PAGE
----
Reporters without Borders - International was alarmed by the deterioration of press freedom around the world. It called on all States to denounce the travesty of justice of the Khashoggi murder. More than 800 journalists had been arbitrarily imprisoned between 1979 and 2009 in Iran and the organization called for accountability. The representative of the organization in Turkey was facing 15 years in prison, and it asked the Council to review that situation.
iuventum e.V.supported the drafting of a resolution on the recognition of human rights defenders’ and asked the Council to adopt it. It deplored the fact that no practical measures had been discussed by the Council to protect the rights of human rights defenders and asked how the world could protect the environment if it could not even protect the people. It called for measures to be put in place to protect human rights defenders who came to the Human Rights Council and then faced reprisals at home.
Ingénieurs du Monde spoke about the human rights situation in Venezuela and urged the Government to consider the need for humanitarian assistance for its people. It supported the efforts of the Lima Group. It condemned the systematic deprivation of food, medicine and basic needs and the disruption of aid distribution. The International Criminal Court should take into consideration the actions of the Government of Venezuela which may constitute a crime against humanity.
"Coup de Pousse" Chaîne de l’Espoir Nord-Sud (C.D.P-C.E.N.S) said that the human rights situation in Tindouf camps in Algeria was worsening. The violation of humanitarian law by the Polisario militia and constant attacks on civilians were intolerable. The imprisonment of the entire population, including of women and children, was unprecedented. Refugees were prevented from leaving camps freely and were subjected to repression.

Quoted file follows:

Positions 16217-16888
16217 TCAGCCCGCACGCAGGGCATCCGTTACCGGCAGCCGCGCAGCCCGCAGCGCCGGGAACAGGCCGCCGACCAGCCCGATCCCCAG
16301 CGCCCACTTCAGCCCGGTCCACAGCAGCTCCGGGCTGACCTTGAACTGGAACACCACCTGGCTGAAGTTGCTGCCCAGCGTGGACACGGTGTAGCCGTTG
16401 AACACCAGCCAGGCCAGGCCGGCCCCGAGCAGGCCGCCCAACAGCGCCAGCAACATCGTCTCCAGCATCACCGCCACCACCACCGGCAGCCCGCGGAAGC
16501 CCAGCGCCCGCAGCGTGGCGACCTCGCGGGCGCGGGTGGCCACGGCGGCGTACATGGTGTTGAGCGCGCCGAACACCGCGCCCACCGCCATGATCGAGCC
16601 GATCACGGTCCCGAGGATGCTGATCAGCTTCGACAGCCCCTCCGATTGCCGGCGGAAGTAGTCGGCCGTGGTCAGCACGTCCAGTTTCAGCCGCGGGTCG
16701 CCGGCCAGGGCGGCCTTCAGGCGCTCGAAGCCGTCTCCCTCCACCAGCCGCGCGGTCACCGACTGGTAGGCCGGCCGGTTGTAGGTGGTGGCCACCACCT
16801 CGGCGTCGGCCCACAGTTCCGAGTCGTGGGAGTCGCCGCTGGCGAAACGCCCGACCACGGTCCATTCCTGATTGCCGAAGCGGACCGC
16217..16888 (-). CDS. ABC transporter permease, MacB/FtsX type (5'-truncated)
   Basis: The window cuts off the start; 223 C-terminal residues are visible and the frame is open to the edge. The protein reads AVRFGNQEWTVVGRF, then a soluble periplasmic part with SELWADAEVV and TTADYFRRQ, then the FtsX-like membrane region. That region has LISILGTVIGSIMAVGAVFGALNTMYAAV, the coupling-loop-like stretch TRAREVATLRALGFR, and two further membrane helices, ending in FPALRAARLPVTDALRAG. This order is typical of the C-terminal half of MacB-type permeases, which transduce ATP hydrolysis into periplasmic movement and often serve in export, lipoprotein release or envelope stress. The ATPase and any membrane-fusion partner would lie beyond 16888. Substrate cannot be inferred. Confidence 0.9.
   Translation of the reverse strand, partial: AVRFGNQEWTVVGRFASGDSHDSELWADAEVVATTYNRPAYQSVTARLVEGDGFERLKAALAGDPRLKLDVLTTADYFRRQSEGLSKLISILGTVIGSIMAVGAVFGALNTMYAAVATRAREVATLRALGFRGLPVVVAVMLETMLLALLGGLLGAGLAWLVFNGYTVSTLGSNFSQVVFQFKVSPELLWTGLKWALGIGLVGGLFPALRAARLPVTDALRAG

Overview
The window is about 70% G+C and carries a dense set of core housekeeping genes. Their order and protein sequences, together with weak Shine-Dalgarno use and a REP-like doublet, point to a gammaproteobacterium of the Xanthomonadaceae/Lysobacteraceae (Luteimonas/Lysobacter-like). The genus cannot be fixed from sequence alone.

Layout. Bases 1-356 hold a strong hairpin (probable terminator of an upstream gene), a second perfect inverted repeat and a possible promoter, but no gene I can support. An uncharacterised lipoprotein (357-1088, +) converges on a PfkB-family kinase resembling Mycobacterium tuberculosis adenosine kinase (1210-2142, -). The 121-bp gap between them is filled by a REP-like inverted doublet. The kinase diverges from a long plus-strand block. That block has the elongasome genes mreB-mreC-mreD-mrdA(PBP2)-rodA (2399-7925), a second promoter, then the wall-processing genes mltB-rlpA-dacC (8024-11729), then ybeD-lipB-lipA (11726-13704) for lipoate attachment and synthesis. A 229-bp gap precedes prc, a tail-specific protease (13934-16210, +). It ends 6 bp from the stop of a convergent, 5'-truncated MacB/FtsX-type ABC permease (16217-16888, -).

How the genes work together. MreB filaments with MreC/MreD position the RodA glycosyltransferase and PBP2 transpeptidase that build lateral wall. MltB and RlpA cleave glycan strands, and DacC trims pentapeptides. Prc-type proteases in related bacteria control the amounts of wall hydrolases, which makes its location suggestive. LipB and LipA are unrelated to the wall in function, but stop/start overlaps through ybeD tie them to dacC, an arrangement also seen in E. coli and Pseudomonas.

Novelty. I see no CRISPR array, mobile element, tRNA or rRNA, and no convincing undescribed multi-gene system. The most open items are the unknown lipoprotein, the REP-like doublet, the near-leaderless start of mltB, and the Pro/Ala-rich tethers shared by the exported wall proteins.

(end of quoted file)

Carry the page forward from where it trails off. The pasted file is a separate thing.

Network of Women's Non-governmental Organizsations in the Islamic Republic of Iran said that sanctions against Iran had caused money transferring problems, affecting the importation of medicine and medical equipment for patients. Women were more at risk to a number of diseases like breast, lung and uterine cancer. Iran’s health sector was struggling to keep up with increasing prices of medicines.
African Development Association spoke about the tragedy experienced by Mauritanian survivors of Polisario militias in Algeria. Their families were still expecting the Council to shed light on their plight. Their stories included abductions and human rights violations. On behalf of victims in Algeria, the Council was called upon to react so that their plight would not remain without answer.
International Career Support Association stated that the Japanese authorities had misinterpreted the concepts of parental custody and child authority under the United Nations Convention on the Rights of the Child. They also called on the Council to recommend that joint custody plans be made mandatory when a divorce was filed, and where domestic violence was alleged, mandatory investigations must be carried out by the police.